Piping (J\S/llE 831.1). C'xpcricncc brit.tlc (not duct.ilc) failure, 01njtting the prc:;surc increase
1
5Tubing must nn1for 111 tu SAE J524, J525, an<l J356. with ductile pipes denil.'S that water hammer actually otcurs.
P P I • w w w . p p i 2 p a s s . c o m
H V 0 n I\ U L I C A N 0 P N E U M A T I C M E C II A N I S M S 445
The !low raLe in pumps is related to t.he di:;plm:emeut Table 44.2 Electric Motor Variables'
per revolution by furr 1 1 ulB
11 ,P'"
( clisplacenwut i11
inJ
rev
) fin<l
ju111p'\
g,iven
P1,.,
singlephm;e
74 G P1 ip
threepha;;c
7• 1GP""
Q = '� 1'17(pf) ,/3 \117(pf)
!;I'"' 2 :n
la1111'" Pkw lOOOPk11· lOOOPk11•
To prevent cavitation, the flow velocity in suctiou lines
l'(pf) J3 l'(pf)
1
/i\rllp3
is generally limited by specification to rt/sec to 5 rt./sec lOOOPw,1 lOOOPk\'A
PkVA
(0.3 111/s to 1 . 5 m/s). The now velocity in discharge lines \I
Pkw
17 J3 v
is limited to 10 ft/sec t.o 1 5 ft/sec (3 m/s lo 4.5 m/s).
The actual fluid velocity can easily b e calculated from l l'(pf) /3T \/(pf)
( )( )
systems may be nble to use a 25 11rn fil ter.
1e = (ratec1 1·1 1e
r)
:l A filter installed in the suction line will protect all
rated speed rated pressure
lir components !Jut wilJ coutributc to suction pressure loss.
nctual speed actual pressure
For that reason, it is common practice to _ i nstall the
filter after the pump, protcctiug all components except
Bearing life predictions for pump applications arc I.he
t.he pump. The pump is protected by a coarse screen in
same as for other applications.
t.he suction Ii ue.
1 2. ACCUMULAYORS
.............................................................................. ........................... ............. ........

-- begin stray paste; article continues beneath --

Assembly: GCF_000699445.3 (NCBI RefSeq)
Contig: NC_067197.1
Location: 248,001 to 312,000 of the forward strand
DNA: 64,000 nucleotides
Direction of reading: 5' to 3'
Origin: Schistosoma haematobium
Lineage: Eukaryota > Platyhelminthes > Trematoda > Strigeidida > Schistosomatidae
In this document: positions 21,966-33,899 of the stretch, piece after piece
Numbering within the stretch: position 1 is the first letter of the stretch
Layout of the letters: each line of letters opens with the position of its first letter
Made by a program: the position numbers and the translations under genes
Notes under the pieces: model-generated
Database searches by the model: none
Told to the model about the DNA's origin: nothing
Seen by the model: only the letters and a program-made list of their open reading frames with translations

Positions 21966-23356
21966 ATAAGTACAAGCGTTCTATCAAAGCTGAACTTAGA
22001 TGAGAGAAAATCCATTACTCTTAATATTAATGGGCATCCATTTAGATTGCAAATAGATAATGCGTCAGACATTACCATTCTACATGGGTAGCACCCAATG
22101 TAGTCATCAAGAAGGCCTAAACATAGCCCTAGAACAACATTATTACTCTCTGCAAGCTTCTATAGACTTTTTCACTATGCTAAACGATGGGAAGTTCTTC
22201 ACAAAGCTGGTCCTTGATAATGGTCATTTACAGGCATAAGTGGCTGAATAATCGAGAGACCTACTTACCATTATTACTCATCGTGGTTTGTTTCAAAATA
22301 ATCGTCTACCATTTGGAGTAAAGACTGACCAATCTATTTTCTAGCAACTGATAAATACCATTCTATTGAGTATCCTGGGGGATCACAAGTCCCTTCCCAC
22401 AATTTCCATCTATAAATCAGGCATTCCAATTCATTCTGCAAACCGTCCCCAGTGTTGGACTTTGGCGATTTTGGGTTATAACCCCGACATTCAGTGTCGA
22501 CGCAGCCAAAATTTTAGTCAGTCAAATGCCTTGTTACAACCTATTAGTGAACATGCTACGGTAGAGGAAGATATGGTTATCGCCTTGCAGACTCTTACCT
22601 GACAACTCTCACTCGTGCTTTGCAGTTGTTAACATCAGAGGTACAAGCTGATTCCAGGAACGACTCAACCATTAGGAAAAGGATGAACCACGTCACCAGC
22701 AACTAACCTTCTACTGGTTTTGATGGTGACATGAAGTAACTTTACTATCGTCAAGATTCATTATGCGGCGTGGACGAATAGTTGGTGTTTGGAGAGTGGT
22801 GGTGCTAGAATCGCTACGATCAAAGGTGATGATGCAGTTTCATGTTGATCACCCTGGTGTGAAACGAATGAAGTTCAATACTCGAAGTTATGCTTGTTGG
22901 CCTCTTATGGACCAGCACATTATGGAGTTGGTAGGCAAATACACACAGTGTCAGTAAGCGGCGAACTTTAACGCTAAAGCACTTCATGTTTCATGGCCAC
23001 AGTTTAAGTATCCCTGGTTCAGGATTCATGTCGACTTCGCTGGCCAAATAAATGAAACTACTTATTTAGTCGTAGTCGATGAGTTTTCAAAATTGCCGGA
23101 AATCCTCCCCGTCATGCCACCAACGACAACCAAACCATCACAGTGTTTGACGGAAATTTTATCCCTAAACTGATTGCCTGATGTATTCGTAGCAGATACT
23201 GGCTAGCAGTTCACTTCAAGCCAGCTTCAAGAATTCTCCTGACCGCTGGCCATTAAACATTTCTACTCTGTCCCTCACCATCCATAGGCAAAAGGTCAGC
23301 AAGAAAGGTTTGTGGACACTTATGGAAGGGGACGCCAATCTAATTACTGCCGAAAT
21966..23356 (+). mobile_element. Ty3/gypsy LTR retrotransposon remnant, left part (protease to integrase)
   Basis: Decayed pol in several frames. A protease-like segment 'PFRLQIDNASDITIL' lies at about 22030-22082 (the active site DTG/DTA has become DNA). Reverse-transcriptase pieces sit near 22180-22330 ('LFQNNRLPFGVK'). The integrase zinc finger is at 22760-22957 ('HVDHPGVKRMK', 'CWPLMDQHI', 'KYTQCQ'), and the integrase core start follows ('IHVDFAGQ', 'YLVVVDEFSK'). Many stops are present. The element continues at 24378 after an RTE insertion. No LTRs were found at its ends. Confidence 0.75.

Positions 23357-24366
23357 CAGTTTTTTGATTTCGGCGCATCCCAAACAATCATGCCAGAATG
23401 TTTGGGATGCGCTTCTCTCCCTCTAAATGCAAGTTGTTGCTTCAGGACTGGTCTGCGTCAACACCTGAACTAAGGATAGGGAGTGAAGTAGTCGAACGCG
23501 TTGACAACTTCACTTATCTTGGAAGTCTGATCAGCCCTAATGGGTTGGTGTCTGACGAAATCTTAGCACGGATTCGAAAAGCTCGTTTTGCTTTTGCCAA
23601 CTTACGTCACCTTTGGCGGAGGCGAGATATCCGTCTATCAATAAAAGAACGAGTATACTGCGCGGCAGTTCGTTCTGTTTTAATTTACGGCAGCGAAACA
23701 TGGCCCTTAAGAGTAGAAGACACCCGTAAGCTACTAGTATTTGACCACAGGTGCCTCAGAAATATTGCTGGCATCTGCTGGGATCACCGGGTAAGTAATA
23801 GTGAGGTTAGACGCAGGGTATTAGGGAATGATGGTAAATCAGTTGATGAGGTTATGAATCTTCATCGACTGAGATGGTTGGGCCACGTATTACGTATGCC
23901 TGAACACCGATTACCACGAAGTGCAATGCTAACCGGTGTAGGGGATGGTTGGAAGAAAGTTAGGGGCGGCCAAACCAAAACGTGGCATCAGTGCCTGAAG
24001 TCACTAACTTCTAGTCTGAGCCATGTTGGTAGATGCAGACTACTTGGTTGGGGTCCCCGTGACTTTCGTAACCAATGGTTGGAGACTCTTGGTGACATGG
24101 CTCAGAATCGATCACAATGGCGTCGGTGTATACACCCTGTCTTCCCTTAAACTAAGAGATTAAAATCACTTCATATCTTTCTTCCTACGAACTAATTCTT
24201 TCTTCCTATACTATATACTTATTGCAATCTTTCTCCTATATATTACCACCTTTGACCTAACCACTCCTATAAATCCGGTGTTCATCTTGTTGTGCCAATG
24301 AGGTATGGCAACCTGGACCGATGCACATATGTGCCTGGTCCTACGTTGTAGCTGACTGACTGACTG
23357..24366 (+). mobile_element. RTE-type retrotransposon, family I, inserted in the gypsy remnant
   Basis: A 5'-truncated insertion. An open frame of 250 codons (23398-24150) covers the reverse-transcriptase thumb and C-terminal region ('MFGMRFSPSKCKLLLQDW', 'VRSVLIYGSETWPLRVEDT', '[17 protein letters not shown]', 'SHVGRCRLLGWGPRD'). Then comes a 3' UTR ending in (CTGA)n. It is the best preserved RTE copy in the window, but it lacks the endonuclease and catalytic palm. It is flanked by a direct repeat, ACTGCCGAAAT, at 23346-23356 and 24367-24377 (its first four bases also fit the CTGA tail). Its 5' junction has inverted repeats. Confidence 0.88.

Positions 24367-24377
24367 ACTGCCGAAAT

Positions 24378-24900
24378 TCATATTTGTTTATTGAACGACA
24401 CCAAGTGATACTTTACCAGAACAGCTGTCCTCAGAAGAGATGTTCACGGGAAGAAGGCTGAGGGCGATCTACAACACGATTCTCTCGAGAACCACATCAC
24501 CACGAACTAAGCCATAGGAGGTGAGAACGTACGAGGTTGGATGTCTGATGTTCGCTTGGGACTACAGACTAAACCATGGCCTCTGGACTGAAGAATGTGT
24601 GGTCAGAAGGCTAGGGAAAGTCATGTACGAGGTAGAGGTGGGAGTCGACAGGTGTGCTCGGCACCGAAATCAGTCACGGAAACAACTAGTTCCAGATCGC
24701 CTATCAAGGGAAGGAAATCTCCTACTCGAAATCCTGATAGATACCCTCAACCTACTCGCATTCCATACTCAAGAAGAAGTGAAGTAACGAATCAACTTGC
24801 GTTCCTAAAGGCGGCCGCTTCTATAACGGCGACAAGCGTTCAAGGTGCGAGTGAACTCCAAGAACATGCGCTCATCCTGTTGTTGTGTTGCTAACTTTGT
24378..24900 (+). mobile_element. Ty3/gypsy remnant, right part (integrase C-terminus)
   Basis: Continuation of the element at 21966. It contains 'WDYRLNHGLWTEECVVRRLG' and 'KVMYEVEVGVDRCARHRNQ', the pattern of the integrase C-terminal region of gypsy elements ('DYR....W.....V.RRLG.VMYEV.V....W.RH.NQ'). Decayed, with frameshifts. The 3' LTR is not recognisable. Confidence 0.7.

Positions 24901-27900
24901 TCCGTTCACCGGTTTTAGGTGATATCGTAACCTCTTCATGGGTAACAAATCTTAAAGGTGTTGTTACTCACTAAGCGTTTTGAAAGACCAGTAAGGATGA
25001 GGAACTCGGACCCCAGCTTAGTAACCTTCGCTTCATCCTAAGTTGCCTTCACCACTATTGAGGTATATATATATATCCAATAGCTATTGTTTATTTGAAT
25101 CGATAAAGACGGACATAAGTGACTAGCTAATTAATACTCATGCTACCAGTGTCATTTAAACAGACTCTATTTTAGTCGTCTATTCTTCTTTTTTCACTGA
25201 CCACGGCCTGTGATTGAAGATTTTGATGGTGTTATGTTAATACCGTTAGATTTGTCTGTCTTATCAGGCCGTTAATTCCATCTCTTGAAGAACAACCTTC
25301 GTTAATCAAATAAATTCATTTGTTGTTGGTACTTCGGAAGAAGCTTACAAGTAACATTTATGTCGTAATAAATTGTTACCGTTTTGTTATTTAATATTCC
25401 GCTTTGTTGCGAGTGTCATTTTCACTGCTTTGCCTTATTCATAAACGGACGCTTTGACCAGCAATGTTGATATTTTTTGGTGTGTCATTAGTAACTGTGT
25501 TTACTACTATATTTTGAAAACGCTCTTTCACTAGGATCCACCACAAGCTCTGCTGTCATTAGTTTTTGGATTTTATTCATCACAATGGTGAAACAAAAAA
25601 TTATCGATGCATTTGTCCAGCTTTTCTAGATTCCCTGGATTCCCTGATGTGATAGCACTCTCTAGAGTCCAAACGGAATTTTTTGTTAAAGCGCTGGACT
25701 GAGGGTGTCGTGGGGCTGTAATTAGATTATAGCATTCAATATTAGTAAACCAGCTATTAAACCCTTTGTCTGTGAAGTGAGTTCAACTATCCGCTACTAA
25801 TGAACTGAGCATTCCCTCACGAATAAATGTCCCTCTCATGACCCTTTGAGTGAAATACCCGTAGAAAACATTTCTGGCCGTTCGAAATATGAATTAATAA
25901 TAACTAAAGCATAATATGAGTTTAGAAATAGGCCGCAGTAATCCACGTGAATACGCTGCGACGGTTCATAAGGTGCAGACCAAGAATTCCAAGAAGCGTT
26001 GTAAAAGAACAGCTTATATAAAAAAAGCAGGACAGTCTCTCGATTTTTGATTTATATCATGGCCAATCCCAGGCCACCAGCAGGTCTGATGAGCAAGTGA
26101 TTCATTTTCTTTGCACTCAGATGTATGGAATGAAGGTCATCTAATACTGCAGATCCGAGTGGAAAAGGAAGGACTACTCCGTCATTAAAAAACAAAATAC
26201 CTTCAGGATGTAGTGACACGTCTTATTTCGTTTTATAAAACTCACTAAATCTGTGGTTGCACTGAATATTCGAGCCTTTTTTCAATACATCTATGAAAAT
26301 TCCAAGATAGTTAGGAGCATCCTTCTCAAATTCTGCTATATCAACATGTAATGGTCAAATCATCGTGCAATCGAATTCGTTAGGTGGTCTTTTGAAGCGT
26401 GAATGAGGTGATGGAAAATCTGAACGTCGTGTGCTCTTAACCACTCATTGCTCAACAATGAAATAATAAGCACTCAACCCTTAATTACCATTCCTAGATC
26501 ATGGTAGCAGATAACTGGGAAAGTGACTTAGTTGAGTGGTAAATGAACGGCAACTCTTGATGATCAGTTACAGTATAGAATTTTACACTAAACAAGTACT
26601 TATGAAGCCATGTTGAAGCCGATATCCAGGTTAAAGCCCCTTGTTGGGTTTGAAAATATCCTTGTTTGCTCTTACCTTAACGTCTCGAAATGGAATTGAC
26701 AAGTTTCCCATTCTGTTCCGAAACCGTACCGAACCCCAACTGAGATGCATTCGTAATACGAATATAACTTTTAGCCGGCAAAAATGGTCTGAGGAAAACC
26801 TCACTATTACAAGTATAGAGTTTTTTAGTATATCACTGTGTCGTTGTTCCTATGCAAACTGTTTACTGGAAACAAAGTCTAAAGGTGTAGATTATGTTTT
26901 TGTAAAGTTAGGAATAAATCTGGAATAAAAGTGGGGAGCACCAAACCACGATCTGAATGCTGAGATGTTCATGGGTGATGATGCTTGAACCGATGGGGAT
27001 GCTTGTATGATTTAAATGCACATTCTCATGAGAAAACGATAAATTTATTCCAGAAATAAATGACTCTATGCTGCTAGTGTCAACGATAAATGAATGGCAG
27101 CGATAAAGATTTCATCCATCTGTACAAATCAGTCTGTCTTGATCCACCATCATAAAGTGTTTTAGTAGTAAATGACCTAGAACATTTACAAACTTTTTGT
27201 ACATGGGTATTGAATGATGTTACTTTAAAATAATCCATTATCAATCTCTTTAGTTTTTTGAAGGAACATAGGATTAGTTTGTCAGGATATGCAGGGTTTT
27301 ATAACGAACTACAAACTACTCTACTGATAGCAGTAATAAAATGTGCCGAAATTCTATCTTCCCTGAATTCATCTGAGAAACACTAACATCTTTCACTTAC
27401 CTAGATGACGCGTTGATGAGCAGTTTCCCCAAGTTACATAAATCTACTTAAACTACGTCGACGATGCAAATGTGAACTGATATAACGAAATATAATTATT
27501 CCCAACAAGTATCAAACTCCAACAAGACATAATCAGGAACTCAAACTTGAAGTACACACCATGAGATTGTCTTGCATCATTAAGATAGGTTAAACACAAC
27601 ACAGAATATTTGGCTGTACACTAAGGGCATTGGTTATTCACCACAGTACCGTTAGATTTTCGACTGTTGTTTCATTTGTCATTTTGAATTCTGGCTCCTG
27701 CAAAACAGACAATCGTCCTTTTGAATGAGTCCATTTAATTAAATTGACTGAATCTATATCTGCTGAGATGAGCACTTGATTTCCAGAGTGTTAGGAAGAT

P P I • w w w . p p i 2 p a s s . c o m
446 F E M E C H /\. N I C A L R E V I E W M A N U A L
P = pAv = p Tl
changes is complicated uy the speed of the process, sincP
the gm; may heat or cool during the volume cliangc.
atmosphere) directly without needing to have lluid lo Q = /( $µ is usually expected. However, for simpli
return systems. Unlike hydraulic Ouid applications that city in fluid power analyses, the relationships arc ofte11
operate between 1000 psig and 10,000 psig (G.9 tvlPa assumed to be linear over small variat. ions in pressure.
and G9 M Pa), 1nosL industrial pneumatic applications This assumption is valid in lami11ar flow (as iu flow
operate with ga::; pressmes between 80 psig and 1000 psig
(550 kPa and 690 kPa). Due to the gas compressibility,
t. hrough capillary tubes), but i t is a convenient. simplifi
cation otherwise.
pneumatic systems operate more slowly t.han liquid
basecl systems using liquid . Since hydraulic tluid is essentially incompressible, Ouid
power �yst.c m component and sy�tem models are hnsed
l<inet.ic energy (incrtancc, imluctauce) terms are negli on the volumetric flow rate, Q. 2" Gases in pneumatic
· rrD 1
I' =  f; p
12811L
t;p l 281i/, 2!'Lowercase 'I is nlso rncrnmterc:'d the variable for volu111ctric now
jr
= =
HS
R
I nlY rate in n11irl pOll'Pl' appJirnliOllS.
PPI • w w w . p p i 2 p a s s . c o m
H Y D R A U L I C /\ t,1 0 P N E U M /\ T I C M E C H A N I S M S 447
1 6. FLUID RESISTANCE
. . .. . . · ··· · ··
1 8. FLUID COMPLIANCE
. . .. . .
························ . ···.. . .. .
. .. .
Dissipatio11 of energy in l lw form of heat occurs lo some Fluid complicmce (fluid capacilance} of a pipe, tauk,
extent in all nuid syste111s. Fluid resislcwce ( hydraulic uct.ualor, or at.her sys l em is tllf' ratio of dwuge in slored